Are you the kind of person that reaches for the spray when selecting your sunscreen?  If you do than you need to know how and who to apply it to.  Consumer reports has tested many sprays and have found many to be effective but cautions that if applied incorrectly could be dangerous or ineffective.

Here are steps to ensure that you safely use this product when you're out enjoying Maine's short summer season:

1. Don't Spray On Kids

The chemicals in the spray could easily be inhaled by the kiddos and cause damage to their little lungs due to the irritants in the spray.  Additionally, an ingredient found in sunscreen, titanium dioxide, was found to cause cancer in lab mice when inhaled.  Just opt for a lotion for the kids or choose to spray the sunscreen into your hands then apply it on their skin.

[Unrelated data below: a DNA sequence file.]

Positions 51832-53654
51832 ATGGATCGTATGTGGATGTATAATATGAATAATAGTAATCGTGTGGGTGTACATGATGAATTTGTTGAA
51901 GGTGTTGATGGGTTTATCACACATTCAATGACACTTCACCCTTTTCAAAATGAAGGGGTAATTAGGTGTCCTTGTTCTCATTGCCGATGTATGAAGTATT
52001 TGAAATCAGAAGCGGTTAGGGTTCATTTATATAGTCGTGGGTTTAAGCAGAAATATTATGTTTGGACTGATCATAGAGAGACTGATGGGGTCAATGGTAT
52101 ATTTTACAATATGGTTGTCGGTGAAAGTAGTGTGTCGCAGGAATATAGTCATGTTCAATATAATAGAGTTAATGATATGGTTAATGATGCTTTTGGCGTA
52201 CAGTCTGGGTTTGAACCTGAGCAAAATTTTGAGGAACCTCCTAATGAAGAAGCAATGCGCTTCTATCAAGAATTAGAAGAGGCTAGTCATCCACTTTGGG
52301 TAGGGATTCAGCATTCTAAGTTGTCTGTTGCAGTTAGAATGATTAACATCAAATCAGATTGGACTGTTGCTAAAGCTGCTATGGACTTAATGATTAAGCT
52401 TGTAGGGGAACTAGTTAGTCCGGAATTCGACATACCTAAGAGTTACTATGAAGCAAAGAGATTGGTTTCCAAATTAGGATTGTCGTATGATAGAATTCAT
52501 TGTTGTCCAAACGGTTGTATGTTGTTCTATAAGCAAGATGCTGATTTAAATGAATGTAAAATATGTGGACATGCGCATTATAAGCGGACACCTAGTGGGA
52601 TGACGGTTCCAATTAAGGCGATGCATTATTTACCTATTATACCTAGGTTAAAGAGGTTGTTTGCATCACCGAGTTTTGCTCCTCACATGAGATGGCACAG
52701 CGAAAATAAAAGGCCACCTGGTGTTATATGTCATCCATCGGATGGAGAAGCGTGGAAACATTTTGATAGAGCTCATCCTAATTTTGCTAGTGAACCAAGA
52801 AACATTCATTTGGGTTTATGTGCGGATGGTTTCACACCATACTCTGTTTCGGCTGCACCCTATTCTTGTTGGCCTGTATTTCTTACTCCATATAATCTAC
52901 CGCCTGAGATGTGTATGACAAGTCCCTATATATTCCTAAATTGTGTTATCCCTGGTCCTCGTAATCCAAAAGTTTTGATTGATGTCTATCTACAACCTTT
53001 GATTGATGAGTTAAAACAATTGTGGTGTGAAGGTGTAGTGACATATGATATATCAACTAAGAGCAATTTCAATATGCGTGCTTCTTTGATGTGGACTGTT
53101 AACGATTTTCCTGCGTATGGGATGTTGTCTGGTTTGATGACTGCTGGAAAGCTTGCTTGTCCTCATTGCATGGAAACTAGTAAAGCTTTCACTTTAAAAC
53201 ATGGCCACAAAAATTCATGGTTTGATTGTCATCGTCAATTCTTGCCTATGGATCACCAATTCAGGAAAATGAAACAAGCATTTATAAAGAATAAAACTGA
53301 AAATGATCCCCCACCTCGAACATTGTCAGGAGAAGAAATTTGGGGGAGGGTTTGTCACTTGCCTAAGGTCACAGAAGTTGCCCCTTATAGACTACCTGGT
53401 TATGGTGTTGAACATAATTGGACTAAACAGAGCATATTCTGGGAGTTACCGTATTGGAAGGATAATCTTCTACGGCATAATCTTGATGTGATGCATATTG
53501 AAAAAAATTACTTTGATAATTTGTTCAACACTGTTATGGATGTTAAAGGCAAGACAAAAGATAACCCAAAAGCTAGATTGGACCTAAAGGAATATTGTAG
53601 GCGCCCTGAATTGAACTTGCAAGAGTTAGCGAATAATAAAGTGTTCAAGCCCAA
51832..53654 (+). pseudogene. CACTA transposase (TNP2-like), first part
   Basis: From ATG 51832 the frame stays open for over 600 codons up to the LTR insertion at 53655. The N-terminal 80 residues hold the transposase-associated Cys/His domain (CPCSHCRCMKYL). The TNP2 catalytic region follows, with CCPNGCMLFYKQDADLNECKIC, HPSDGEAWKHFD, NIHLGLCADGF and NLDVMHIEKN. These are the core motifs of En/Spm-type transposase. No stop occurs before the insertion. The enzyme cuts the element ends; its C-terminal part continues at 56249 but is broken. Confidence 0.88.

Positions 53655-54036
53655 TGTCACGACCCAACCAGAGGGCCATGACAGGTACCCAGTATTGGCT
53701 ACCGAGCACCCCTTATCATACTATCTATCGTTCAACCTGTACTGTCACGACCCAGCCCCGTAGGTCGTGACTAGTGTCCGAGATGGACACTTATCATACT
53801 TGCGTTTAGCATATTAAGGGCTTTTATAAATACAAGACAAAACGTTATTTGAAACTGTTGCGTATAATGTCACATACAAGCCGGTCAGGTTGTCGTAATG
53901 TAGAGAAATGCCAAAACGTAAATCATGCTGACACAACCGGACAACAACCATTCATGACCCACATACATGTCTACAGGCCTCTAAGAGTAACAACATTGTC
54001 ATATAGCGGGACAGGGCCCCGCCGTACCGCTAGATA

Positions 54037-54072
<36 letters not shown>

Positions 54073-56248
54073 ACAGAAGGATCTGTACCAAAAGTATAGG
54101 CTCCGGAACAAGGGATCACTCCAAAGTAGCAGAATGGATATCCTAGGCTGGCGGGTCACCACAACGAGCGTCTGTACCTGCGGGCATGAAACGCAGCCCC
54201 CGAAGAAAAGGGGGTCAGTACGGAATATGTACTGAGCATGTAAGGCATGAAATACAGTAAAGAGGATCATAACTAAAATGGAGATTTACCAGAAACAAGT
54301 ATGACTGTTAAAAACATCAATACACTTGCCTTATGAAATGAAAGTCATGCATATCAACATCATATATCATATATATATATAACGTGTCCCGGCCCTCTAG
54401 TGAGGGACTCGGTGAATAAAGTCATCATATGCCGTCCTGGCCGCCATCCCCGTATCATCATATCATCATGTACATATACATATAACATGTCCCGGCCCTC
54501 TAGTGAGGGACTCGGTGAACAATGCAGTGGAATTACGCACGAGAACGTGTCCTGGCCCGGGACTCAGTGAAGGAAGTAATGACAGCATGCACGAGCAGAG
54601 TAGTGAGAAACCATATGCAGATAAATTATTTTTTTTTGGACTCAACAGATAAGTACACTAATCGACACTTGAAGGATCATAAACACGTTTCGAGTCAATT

2. Don't Spray At Your Face

The same reasoning as above, but as an adult and spraying yourself you have more control over where the spray goes.  Avoid inhaling due to getting the irritants in the spray in your lungs. Spray close to your skin, enough so it glistens.

3. Rub It In Thoroughly

It is advised, even for "no-rub" products, to ensure a thorough covering by rubbing the product for 10 seconds into your skin.

4. No Sprays On Windy Days

When the wind is whipping around it will be hard to get the product on you as you would intend.  It could cause you to inhale the product and won't provide great coverage.  Again, if it's all you have, spray the product into your hands and rub it into your skin instead.

5. Avoid Using the Spray Around Open Flames

It's grilling season and sitting-around-the-campfire season and just wearing your sunscreen near the flame could literally burn you.  The sunscreen spray has alcohol in it that will scorch you if you hang around an open flame.  Who knew?